Cool fact…
Sea surface temperatures around Heard Island during the summer are between two and four degrees celsius.

Cetaceans

Humpback whale
Humpback whale (Photo: AAD)

Cetaceans are any members of the group of marine mammals that includes whales, dolphins and porpoises.

Records around Heard Island and McDonald Islands (HIMI) are sparse due to a lack of opportunities to conduct surveys. However, areas of nutrient rich waters in the region are believed to provide suitable feeding grounds for a range of cetaceans.

The remains of seven species of cetacean have been found washed ashore at Heard Island. These include skulls of pilot whales, strap-toothed beaked whales, spectacled porpoises, Minke whales, hourglass dolphins, and southern bottlenose whales. Additional records exist of sperm whale bones and two dolphin heads found on Heard Island in early December 1929.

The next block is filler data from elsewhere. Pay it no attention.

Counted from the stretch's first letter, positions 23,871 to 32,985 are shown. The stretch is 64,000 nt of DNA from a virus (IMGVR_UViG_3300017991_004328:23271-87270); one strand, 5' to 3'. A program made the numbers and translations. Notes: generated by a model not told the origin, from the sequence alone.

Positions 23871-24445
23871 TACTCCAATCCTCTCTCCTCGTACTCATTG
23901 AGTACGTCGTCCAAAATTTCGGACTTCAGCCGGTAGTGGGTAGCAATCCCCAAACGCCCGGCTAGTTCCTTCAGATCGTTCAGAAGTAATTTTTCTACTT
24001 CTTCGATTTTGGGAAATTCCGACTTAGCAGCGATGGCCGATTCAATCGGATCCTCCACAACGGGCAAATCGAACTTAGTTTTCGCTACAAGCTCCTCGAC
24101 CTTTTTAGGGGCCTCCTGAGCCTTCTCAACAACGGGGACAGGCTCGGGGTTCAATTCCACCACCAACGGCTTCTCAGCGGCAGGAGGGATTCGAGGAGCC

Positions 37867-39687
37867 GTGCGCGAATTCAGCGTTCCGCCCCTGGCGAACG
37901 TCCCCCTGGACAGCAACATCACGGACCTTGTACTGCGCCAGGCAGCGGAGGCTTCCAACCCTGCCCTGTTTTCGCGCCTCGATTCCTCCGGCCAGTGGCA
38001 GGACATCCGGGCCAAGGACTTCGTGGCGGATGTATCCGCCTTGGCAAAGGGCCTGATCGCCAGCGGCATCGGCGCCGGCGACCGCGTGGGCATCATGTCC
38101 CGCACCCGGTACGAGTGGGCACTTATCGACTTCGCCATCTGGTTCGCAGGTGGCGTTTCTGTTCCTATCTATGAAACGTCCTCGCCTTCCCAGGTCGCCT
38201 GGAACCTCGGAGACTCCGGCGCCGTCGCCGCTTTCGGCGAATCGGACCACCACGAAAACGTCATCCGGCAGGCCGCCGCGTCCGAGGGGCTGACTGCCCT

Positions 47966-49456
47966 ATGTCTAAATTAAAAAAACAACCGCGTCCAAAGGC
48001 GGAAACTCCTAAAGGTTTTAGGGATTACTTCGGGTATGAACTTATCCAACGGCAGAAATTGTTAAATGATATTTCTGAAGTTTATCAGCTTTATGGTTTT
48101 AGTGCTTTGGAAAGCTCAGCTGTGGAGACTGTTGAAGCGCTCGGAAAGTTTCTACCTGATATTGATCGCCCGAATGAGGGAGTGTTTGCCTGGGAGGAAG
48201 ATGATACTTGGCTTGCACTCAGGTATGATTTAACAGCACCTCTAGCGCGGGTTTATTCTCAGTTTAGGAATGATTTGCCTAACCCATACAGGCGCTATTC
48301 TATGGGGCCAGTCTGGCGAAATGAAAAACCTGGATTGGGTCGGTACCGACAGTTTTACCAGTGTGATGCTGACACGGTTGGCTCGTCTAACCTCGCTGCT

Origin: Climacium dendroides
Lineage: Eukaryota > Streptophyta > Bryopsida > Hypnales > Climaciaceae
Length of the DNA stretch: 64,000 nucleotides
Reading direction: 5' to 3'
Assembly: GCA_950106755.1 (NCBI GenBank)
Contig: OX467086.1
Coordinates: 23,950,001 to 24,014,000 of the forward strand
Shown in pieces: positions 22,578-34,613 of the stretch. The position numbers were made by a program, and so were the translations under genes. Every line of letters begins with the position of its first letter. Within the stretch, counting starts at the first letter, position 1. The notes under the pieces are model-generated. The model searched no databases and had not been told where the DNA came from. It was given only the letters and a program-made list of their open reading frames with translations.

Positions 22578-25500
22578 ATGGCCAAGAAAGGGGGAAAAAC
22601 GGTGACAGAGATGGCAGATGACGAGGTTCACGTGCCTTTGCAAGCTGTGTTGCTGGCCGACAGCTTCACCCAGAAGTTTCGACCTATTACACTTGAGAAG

Several species of cetacean have also been observed at sea in the region, including blue whale, fin whale, killer whale, hourglass dolphin, strap-toothed beaked whale, spectacled porpoise, humpback whale, sperm whale, Minke whale, long-finned pilot whale, southern bottlenose whale, Commerson’s dolphin, dusky dolphin, Arnoux’s beaked whale and southern right whale.

Cetacean conservation

Each of the above cetacean species is a listed cetacean under the Environment Protection and Biodiversity Conservation Act 1999 (EPBC Act) and several are listed as threatened and/or migratory species. The Protection page in the Nature section has a table showing their conservation status and scientific names.

Under the EPBC Act recovery plans are in preparation for blue, fin, humpback and southern right whales. There is also an Action Plan for Australian Cetaceans.

The HIMI Marine Reserve lies within the Indian Ocean Whale Sanctuary, which was established under the International Convention for the Regulation of Whaling in 1979 to provide freedom from disturbance for migrating and breeding great whales in an area where whales were once hunted to the brink of extinction.

This page was last modified on 28 February 2005.